Service management has been a hot topic in the research community for a few years now, and a lot of research has been carried out. Due to the complexity of service management, most of the approaches pick out one particular problem only; most approaches focus on a specific scenario and try to develop a suitable solution: For example, [#!lmps99!#] deals with the integration of network and service management, but is restricted to switched ATM services. [#!hkp98!#] introduces a QoS MIB along with some necessary management functionality, but restricts itself to multimedia services. The management of Local Number Portability is covered in [#!akck99!#], but only applicable in Intelligent Networks (IN). [#!lewi00!#] reviews various approaches to develop service management systems; however, the focus is on software engineering, rather than on conceptual aspects of service management.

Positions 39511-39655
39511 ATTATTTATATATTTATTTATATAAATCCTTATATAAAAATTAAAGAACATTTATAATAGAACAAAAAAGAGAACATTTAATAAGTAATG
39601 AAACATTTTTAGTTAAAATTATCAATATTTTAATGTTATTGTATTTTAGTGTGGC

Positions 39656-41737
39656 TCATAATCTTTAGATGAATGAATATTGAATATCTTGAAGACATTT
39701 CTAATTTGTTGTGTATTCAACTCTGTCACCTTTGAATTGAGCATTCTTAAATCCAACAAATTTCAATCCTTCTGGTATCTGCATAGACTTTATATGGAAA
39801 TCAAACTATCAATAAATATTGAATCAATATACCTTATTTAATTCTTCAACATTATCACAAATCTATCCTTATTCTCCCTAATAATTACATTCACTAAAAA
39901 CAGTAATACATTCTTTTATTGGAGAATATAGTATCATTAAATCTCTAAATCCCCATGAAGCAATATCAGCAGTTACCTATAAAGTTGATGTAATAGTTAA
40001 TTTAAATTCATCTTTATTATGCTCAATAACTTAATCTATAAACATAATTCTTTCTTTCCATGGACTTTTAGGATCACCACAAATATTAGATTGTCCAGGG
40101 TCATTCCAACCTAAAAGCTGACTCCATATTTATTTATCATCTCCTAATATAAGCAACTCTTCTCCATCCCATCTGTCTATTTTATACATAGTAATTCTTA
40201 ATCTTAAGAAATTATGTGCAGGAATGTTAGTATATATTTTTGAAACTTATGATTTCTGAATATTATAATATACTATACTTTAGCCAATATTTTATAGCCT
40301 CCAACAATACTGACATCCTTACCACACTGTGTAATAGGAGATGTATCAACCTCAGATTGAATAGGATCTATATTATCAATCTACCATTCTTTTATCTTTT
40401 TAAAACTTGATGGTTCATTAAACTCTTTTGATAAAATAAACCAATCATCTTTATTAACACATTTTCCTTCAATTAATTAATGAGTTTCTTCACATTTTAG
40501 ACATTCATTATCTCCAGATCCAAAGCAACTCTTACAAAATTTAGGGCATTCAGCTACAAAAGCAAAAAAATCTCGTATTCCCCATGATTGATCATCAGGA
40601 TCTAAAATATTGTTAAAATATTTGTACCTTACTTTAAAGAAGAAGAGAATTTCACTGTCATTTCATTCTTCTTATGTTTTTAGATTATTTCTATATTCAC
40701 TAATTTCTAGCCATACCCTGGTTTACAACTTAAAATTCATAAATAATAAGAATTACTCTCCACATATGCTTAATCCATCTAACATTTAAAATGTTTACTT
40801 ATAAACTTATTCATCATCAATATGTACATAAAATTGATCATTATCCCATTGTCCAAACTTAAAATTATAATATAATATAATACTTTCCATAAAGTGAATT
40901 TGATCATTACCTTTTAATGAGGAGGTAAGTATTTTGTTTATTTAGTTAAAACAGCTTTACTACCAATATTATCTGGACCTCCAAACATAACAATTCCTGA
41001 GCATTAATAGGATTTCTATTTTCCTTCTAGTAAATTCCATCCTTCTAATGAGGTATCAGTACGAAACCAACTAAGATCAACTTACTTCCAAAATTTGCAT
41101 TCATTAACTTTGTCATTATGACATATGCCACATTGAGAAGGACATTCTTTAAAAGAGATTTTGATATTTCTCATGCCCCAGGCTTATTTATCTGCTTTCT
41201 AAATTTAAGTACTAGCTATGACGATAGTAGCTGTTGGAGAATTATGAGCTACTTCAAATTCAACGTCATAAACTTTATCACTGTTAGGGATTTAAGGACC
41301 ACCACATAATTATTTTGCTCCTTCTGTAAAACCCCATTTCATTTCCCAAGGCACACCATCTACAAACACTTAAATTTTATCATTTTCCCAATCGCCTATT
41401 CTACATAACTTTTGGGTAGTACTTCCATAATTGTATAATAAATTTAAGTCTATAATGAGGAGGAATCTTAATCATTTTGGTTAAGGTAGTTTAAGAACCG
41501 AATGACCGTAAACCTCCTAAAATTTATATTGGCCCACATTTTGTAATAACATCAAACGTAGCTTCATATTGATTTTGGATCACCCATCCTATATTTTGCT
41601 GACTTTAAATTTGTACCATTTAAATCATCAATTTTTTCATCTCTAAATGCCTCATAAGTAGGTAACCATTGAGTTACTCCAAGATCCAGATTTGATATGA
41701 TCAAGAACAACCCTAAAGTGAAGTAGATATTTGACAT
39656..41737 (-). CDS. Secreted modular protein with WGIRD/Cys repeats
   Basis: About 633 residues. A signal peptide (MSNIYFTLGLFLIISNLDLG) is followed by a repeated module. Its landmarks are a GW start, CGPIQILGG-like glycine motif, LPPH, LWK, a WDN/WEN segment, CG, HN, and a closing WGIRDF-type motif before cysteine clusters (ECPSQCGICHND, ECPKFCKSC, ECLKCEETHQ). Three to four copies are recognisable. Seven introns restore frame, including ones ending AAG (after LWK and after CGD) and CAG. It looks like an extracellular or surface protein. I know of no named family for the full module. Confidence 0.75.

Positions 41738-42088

Since all these approaches focus on one particular problem of service management, they do not provide a generic service model that can be used in different scenarios and environments. Even the approaches that try to build a general service model do not meet our requirements: For example, [#!mnms00!#] develops a Service Management Architecture, which is limited to the phase of service usage; it does not consider the complete life cycle, one of our primary requirements. Furthermore, it does not address the problems arising from service hierarchies. Although [#!chko00!#] presents a very detailed model for service management, it does not consider service hierarchies, the relationships between customer and provider and the interactions that take place between these roles. According to [#!lew99!#], a service is composed of components. This definition does not meet our requirements, since it lacks a recursive definition of services composed of other (sub-) services and the associated management issues. Finally, [#!bsc99!#] presents an architecture that uses contracts based on service level agreements (SLAs) to share selective management information across administrative boundaries. However, this paper focuses on the definition of a language to formalize SLAs and does not cover the full service life cycle.